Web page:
Then a funny thing happens on the way to (Caesar’s) forum: Halfway through the movie, we begin to care, largely because a love triangle of sorts develops. And by the time the curtains fall, we care very much indeed and are actually transfixed by the show we glimpse onscreen. (Linklater tried to recreate as much as he could of Welles’ Shakespearean oeuvre, and the icon fascinates.) The soundtrack carries viewers through beautifully, too. Bottom line? The movie’s imperfect, but it sure is a swell diversion.

Families can talk about...

  • Families can talk about how the movie compares to other coming-of-age stories. What does Richard learn from Orson Welles -- and about himself?

  • Who do you think the movie is intended to appeal to? Does it succeed?

  • Why doesn't Richard feel like high school is big enough to contain him? Is he being fanciful, or is he right?

Movie details

Theatrical release date:November 25, 2009
DVD release date:August 17, 2010
Cast:Christian McKay, Claire Danes, Zac Efron
Director:Richard Linklater
Studio:Freestyle Releasing
Genre:Comedy
Run time:114 minutes
MPAA rating:PG-13
MPAA explanation:sexual references and smoking

This review of Me and Orson Welles was written by

About our rating system

  • ON: Content is age-appropriate for kids this age.
  • PAUSE: Know your child; some content may not be right for some kids.
  • OFF: Not age-appropriate for kids this age.
  • NOT FOR KIDS: Not appropriate for kids of any age.

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Quality

Our star rating assesses the media's overall quality.

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Learning ratings

  • Best: Really engaging, great learning approach.
  • Very Good: Engaging, good learning approach.
  • Good: Pretty engaging, good learning approach.
  • Fair: Somewhat engaging, okay learning approach.
  • Not for Learning: Not recommended for learning.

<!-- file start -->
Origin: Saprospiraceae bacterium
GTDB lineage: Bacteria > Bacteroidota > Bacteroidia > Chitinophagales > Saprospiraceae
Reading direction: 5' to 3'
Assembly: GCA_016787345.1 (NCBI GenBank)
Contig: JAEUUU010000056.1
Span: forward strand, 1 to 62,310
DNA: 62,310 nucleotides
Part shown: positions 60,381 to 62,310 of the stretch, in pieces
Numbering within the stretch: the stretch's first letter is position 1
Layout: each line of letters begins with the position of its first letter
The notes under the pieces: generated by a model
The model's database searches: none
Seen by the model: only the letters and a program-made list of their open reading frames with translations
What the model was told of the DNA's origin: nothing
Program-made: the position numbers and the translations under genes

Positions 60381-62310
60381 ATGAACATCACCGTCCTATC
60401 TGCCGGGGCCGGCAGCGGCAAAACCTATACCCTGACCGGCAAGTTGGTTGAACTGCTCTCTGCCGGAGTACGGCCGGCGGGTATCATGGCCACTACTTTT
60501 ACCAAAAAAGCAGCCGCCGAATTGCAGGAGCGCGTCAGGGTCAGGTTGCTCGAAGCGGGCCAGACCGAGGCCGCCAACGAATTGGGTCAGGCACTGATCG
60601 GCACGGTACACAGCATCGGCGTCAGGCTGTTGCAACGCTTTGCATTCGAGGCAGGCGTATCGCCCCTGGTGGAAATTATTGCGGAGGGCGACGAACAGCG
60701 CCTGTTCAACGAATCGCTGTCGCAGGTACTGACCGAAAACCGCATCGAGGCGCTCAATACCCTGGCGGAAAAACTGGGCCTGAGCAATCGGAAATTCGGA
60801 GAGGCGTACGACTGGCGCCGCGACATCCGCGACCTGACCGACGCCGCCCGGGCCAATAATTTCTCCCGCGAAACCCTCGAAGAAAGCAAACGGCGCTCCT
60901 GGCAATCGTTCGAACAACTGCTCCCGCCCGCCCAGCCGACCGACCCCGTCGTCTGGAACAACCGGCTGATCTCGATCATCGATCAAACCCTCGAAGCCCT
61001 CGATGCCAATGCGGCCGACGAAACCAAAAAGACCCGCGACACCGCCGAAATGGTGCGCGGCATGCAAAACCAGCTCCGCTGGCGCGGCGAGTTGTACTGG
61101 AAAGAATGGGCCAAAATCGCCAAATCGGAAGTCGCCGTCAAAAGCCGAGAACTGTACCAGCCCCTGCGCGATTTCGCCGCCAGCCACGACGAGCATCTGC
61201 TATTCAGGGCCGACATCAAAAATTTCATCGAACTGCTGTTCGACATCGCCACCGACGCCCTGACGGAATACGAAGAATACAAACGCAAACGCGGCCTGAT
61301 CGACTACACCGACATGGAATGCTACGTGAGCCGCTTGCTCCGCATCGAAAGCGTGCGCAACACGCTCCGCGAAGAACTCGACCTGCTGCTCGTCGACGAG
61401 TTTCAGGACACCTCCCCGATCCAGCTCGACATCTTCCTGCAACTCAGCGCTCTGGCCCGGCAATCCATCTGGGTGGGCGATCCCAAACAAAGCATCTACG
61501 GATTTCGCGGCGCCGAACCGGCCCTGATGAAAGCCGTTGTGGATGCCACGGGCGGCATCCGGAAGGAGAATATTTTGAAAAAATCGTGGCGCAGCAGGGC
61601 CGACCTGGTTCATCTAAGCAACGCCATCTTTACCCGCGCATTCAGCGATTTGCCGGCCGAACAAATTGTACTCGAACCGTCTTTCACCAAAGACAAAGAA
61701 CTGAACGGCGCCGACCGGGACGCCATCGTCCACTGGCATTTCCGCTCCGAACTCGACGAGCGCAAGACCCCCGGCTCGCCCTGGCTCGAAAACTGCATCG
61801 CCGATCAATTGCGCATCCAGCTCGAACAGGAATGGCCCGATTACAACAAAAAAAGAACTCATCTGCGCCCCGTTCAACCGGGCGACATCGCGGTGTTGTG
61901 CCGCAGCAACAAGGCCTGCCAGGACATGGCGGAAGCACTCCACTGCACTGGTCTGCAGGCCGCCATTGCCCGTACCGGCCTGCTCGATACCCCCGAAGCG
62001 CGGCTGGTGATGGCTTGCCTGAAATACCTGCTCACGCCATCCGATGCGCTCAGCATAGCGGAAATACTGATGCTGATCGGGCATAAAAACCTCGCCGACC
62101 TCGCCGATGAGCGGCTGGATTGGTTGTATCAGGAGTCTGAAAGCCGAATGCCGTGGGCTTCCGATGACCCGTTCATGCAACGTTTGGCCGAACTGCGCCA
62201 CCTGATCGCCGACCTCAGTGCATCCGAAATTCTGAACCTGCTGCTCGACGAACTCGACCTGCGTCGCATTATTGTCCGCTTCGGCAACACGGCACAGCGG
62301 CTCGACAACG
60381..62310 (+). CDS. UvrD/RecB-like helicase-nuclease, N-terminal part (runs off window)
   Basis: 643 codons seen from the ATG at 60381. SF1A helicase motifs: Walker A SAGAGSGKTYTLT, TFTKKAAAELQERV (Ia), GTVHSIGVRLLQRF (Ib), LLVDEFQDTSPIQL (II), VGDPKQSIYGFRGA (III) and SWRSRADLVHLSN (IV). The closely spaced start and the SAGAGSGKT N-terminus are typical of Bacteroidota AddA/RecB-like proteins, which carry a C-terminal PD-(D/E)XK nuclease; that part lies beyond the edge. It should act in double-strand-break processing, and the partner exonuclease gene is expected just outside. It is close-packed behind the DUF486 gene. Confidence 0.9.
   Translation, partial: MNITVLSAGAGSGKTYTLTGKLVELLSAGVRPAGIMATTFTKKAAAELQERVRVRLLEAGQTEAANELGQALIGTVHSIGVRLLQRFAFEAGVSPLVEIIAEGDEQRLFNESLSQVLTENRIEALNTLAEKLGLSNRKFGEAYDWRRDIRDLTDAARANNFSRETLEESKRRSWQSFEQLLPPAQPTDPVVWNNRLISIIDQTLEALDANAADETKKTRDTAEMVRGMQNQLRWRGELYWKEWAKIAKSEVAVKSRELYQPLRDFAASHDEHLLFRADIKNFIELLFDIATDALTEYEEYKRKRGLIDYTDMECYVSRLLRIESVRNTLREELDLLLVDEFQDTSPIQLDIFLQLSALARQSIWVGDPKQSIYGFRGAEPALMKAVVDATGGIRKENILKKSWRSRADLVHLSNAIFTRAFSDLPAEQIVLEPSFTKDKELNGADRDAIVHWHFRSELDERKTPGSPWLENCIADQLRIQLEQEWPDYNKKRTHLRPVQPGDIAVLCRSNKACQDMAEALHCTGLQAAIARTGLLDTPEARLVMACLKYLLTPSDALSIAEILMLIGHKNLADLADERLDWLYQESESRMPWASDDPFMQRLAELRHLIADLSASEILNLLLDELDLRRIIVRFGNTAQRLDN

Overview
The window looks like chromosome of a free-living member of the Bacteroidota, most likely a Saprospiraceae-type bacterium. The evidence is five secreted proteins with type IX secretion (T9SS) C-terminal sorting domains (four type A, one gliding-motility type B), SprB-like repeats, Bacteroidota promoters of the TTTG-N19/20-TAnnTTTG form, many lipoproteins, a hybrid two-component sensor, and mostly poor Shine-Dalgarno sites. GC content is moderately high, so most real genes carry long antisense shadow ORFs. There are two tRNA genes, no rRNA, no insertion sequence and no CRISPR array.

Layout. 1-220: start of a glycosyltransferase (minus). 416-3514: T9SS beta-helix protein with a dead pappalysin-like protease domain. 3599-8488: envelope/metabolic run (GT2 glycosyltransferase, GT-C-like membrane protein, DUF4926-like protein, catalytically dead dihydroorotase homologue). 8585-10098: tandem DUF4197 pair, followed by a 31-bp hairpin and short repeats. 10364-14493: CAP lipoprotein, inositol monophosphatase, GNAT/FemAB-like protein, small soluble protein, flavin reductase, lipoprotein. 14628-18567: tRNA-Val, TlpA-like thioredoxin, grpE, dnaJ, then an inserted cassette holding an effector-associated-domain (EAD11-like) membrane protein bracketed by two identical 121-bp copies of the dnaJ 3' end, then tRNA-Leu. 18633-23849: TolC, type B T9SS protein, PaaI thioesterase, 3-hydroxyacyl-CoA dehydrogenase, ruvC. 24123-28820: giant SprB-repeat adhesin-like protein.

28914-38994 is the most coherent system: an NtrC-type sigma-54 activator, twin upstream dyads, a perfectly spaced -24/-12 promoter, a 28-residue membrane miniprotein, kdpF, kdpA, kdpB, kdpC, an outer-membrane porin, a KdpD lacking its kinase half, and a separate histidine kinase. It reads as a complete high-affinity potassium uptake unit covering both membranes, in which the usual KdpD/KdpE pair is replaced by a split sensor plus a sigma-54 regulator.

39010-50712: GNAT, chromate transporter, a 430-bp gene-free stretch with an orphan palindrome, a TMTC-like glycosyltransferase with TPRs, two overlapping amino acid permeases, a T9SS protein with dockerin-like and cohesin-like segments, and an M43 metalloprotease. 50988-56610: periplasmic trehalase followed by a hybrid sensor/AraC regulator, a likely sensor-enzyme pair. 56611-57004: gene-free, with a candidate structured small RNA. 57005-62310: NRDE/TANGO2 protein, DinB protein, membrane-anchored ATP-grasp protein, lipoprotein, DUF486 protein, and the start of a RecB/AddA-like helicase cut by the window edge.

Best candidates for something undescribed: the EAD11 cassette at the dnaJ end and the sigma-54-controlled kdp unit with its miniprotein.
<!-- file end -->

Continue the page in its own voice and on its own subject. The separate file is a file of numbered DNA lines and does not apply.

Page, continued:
• Not for Kids: Not age-appropriate for kids; not recommended for learning.

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What parents and kids say

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Teen, 14 years old Written bycheese-process January 22, 2011
AGE
11
QUALITY
 

Nothing wrong with it!

The Common Sense review said it was "not age appropriate" and under "Is It Any Good?" they criticized the movie for being imperfect. Well, the Orson Welles character did always seem like he was acting rather than talking normally, but only because the real Orson Welles was like that, along with many self-centered stage actors. Although there were a few tiny mistakes, there was wrong with it. There were some minor suggestive things, and the sex was technically underaged, but nothing was actually shown. The smoking was only for realism--most people smoked back then. It's no big deal.

Teen, 13 years old Written bysmartoonkid January 2, 2010
AGE
13
QUALITY
 

Me and Orson Welles, is a film about the Orson Welles production of Julius Ceaser. The film contains some underage drinking and sex (No nudity) It is a great film that deserves to be seen

What other families should know
Too much sex
Too much swearing
Too much drinking/drugs/smoking
Great role models
Teen, 13 years old Written bySelenaGomezfan110 November 9, 2010
AGE
13
QUALITY
 

Why I rated this iffy for ages 13-14.

Some Scarceley Explicit References to sex, a young Man of 17 drinks a glass of wine due to peer pressure and takes a cuban cigar, but does not smoke it. Plus, the blonde girl is pure trouble. and it seems that all that orson ever does is just cuss.

What other families should know
Too much sex
Too much swearing
Too much drinking/drugs/smoking